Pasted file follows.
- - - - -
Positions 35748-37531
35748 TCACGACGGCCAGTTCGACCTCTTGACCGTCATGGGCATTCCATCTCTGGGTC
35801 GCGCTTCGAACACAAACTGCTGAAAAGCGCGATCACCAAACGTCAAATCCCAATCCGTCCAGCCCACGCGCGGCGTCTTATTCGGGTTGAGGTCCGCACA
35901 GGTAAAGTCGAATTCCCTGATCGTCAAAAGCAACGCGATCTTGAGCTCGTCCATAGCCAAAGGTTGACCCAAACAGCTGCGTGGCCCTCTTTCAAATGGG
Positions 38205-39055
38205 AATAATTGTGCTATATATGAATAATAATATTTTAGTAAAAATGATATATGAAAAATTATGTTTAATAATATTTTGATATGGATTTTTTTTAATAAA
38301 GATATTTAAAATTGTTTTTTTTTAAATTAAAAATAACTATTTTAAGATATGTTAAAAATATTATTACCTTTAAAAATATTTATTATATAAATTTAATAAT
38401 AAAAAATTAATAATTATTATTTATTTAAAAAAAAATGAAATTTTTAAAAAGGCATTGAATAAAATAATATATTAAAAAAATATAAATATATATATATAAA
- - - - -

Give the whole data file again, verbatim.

Positions 35748-37531
35748 TCACGACGGCCAGTTCGACCTCTTGACCGTCATGGGCATTCCATCTCTGGGTC
35801 GCGCTTCGAACACAAACTGCTGAAAAGCGCGATCACCAAACGTCAAATCCCAATCCGTCCAGCCCACGCGCGGCGTCTTATTCGGGTTGAGGTCCGCACA
35901 GGTAAAGTCGAATTCCCTGATCGTCAAAAGCAACGCGATCTTGAGCTCGTCCATAGCCAAAGGTTGACCCAAACAGCTGCGTGGCCCTCTTTCAAATGGG
Positions 38205-39055
38205 AATAATTGTGCTATATATGAATAATAATATTTTAGTAAAAATGATATATGAAAAATTATGTTTAATAATATTTTGATATGGATTTTTTTTAATAAA
38301 GATATTTAAAATTGTTTTTTTTTAAATTAAAAATAACTATTTTAAGATATGTTAAAAATATTATTACCTTTAAAAATATTTATTATATAAATTTAATAAT
38401 AAAAAATTAATAATTATTATTTATTTAAAAAAAAATGAAATTTTTAAAAAGGCATTGAATAAAATAATATATTAAAAAAATATAAATATATATATATAAA